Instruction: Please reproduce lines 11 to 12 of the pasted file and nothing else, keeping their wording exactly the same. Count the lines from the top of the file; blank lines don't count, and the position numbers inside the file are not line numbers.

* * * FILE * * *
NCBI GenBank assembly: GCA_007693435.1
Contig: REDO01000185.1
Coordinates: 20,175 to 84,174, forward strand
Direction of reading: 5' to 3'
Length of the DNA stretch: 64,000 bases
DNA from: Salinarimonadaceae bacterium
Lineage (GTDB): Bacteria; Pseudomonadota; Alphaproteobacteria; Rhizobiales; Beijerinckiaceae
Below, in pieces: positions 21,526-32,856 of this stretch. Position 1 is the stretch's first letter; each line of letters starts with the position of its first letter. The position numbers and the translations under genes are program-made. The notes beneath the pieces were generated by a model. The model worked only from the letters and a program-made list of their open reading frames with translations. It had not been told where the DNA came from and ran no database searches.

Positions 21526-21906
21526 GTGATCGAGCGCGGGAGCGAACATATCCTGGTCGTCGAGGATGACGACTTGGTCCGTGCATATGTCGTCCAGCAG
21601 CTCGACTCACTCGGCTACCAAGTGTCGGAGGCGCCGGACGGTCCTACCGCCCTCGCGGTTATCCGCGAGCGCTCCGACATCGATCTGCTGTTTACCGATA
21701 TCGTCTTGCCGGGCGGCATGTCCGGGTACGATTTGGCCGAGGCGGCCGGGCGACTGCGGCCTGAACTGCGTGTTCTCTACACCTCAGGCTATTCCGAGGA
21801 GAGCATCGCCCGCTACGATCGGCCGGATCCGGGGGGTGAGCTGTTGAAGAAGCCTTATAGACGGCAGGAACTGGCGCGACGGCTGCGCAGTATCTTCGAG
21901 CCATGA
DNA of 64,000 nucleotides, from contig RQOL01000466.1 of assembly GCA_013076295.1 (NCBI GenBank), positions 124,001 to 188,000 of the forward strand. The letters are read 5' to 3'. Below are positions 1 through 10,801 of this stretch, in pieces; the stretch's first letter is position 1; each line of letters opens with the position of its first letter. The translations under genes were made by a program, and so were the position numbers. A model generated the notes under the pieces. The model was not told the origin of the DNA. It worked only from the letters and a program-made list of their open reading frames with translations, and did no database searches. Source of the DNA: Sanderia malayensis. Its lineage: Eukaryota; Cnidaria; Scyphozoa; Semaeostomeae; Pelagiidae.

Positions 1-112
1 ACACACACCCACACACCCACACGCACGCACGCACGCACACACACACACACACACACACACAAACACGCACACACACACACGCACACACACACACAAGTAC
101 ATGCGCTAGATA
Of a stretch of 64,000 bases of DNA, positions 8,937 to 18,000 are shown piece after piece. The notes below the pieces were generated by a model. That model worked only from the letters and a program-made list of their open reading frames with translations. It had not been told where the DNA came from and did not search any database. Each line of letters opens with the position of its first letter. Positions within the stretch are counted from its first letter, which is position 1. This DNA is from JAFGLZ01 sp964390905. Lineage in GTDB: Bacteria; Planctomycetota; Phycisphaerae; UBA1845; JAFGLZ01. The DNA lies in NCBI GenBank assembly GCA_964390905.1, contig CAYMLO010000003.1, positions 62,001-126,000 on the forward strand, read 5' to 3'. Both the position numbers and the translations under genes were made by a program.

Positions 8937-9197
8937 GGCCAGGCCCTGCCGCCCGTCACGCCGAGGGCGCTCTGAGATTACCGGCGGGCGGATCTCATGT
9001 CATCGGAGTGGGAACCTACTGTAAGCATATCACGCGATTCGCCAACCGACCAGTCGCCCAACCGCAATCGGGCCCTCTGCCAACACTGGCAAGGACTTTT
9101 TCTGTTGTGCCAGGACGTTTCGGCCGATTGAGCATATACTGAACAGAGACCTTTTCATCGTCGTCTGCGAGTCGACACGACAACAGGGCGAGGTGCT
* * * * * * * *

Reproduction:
21601 CTCGACTCACTCGGCTACCAAGTGTCGGAGGCGCCGGACGGTCCTACCGCCCTCGCGGTTATCCGCGAGCGCTCCGACATCGATCTGCTGTTTACCGATA
21701 TCGTCTTGCCGGGCGGCATGTCCGGGTACGATTTGGCCGAGGCGGCCGGGCGACTGCGGCCTGAACTGCGTGTTCTCTACACCTCAGGCTATTCCGAGGA